That's when Junior piped in. "You know whose house is really clean?"
I don't want to hear it, I don't want to hear it, I repeat silently in my brain. I don't want to hear that my son knows my house isn't worthy and someone else's is.
"Yes, Mrs. McWoy's (McCloy)house is really clean," he offers, implicating on of my closest and dearest friends. "REALLY, she has the cleanest floors."

My hand shot out as a tumbleweed of dog hair blew by and I stuck it in my pocket, hoping he wouldn't notice. "Is that right?"

He headed outside for a moment with my daughter, as I hurried to run the dust mop. If he knows this at four, what will he think when he's older? I better look at the 5012 emails from Flylady that are backing up in my inbox.

As of this moment, I am writing only because he's cleaning out the wood stove. I heard, "Oops" as ashes spilled on my newly cleaned floor. Back and forth he is going from the stove to the garbage can, dribbling ashes as he goes. He's helping to clean, he insists. Who am I to argue?

Tuesday, December 12, 2006


We were at the Breakfast with Santa event at our Church. William first showed his skepticism when, sitting on Santa's lap, his first comment to the bearded fellow was that we had no snow. This, in his mind, presented a problem, because we all know Santa drives a sleigh, and sleighs work on snow. Santa promised to see if there was something that could be done about the snow. I didn't know Santa doubled as a weatherman, did you?

The breakfast presented another opportunity for outright lies. William will eat nothing resembling real meat, that is, muscle. Processed meat sometimes will work, for it little resembles what it really is. Will picked up a piece of sausage.

"What does sausage come from?" he asked, holding a piece skewered on his fork.

"It comes from the sausage factory," I said vaguely, knowing if it got tied back to the pig, he wouldn't eat it.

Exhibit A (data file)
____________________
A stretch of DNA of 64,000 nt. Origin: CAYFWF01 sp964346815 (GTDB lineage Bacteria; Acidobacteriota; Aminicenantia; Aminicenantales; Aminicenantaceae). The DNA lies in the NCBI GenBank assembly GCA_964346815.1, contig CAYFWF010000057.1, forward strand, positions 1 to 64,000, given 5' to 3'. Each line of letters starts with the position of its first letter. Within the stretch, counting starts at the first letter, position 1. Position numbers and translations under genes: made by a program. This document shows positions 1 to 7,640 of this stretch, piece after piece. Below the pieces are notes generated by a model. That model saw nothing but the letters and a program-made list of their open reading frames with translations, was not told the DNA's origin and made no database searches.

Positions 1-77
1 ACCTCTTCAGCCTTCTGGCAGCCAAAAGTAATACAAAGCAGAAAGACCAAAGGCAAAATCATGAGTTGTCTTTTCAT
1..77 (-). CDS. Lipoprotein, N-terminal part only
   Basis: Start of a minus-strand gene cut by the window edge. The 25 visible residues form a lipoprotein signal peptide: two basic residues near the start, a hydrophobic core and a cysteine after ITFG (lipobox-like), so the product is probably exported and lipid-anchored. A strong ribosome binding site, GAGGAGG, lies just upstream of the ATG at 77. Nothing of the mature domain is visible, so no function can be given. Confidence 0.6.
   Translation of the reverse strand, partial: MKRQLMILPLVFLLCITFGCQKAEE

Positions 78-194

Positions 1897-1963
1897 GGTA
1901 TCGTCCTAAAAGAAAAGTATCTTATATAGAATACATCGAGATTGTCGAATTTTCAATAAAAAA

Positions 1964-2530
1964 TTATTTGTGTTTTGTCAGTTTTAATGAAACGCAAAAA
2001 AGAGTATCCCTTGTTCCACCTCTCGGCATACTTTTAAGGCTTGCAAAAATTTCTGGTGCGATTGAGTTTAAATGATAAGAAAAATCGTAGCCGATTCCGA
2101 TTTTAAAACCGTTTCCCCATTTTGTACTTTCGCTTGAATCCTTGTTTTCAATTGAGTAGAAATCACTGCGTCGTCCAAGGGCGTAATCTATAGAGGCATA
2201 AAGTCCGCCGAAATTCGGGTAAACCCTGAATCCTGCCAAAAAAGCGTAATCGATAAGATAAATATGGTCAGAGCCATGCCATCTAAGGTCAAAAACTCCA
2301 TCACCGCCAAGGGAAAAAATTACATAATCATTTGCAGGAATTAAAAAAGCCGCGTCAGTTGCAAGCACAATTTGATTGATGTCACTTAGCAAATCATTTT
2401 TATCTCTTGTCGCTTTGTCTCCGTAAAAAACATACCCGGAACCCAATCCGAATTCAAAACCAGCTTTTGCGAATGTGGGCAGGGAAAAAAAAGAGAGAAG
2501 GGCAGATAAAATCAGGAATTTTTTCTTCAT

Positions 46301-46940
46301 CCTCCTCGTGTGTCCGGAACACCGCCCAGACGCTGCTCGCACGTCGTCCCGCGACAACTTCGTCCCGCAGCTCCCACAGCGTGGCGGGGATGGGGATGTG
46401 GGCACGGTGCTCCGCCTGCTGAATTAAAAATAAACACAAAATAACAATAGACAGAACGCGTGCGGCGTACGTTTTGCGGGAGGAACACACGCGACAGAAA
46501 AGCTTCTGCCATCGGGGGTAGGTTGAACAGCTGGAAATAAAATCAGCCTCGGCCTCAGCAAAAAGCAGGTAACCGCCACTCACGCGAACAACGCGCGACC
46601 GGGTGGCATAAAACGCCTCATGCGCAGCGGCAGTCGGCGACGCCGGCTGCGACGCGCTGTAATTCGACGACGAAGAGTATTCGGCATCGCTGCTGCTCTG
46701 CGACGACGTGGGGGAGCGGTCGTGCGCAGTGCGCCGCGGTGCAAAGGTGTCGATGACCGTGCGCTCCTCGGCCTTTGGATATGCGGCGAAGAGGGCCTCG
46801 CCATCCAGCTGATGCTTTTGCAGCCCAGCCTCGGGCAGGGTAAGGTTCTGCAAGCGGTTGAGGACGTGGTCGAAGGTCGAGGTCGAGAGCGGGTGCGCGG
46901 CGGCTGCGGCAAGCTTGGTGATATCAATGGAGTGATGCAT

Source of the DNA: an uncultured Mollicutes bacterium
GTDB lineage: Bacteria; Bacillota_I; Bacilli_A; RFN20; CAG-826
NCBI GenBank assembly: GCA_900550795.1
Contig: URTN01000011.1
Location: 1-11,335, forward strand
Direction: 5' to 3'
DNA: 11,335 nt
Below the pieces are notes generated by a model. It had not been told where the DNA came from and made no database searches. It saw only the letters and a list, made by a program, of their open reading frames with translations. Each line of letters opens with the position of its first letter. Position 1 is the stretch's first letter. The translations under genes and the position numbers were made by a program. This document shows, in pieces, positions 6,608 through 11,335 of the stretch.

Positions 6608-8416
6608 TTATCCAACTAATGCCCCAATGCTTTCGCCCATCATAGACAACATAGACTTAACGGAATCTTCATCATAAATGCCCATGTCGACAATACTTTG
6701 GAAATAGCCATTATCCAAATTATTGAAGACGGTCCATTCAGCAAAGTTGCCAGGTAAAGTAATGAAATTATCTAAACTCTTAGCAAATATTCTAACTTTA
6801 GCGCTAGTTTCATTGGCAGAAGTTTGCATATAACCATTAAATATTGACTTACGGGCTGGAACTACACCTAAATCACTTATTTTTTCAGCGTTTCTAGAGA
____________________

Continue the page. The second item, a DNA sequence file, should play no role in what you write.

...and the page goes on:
"No," he insisted. "What was it before that?"

"It grew on the sausage tree," I flat out lied.

"Na-uhhhh." Wm wasn't going to buy it. Repeated lies did nothing to convince him.

He still believes a fat man in a red suit will ride a flying sleigh to our house and squeeze down our chimney to bring just the presents he's requested, magically. But, sausage can NOT grow on trees. Everyone knows that!

Getting Our Christmas Tree

Two weekends ago, we purchased our tree from friends who grow trees on their farm. Here's our friend, Steve, shaking the needles from the tree:

Monday, December 11, 2006

Losing Our Sponteneity?

Smile! You're an Unwitting Net Star

Article in Newsweek: Will fear of exposure on the Internet cause people to lose every day spontaneity?

"It's a new fact of life in the digital age: any time you step outside your door, the possibility exists that you may wind up an unwilling figure of shame and ridicule—if not in the "Borat" movie, then at least on YouTube."

I hope not. Sharing funny moments and adults riding down the driveway on a trike encourages us to not take ourselves too seriously, to remember to laugh. There is enough serious in this world. True, you may be caught by some blogger with a camera:

In my best Miss Manners voice:
Ladies of a mature age: We, the public, do not need to see your backside. Neither does my husband. This photo was snapped at a Breakfast with Santa. Ladies, those hip hugger jeans combined with a short sweater? You are not the target consumer. Please pass these garments along to your TEENAGE daughters or wear longer shirts.

See? Now we all have to worry about not only what we look like from the front, but now we also have to concern ourselves with the view from the backside. Oh, dear!


When we demolished the barn, the chickens were bereft of their coop, an unused horse stall. I hastily built a chicken tractor, which the chickens accepted as their night roost, but they would not lay there. Free to roam during the day, they found a hiding spot for their nest, and despite having many searches, we couldn't find the stash. Chickens, you might know, have had the broodiness (desire to sit on eggs) bred out of them, but they still have the instinct to hide them from you.

Over time, our front porch was beginning to resemble Ma & Pa Kettle's, with chickens sitting on the porch rail. That's very scenic for visitors, but the chicken poop all over is very unappealing. Given that and the cold, I've confined them to my garden which was fenced already with rabbit wire. And, lo and behold! We have eggs!

I feel a little guilty though. One hen might have been holding back for lack of a good nest. She must have saved up and laid a whopper. Boy, that must've felt like having a fifteen pound baby. This Aracauna isn't a big hen either.

From left to right, a bantam hen egg (the last one of Chicken Lickin', sniff sniff), a large store-boughten egg, an egg from our Black Giant breed, a normal Aracauna egg, and this 3.5 inch double yolked gianormous egg.

I've read before that these double yolked eggs will not hatch live young, but I'd like to try sometime. Here's a close up of the two eggs laid by the same hen:

This last photo is the egg opened, just before I ate it!

Sunday, December 10, 2006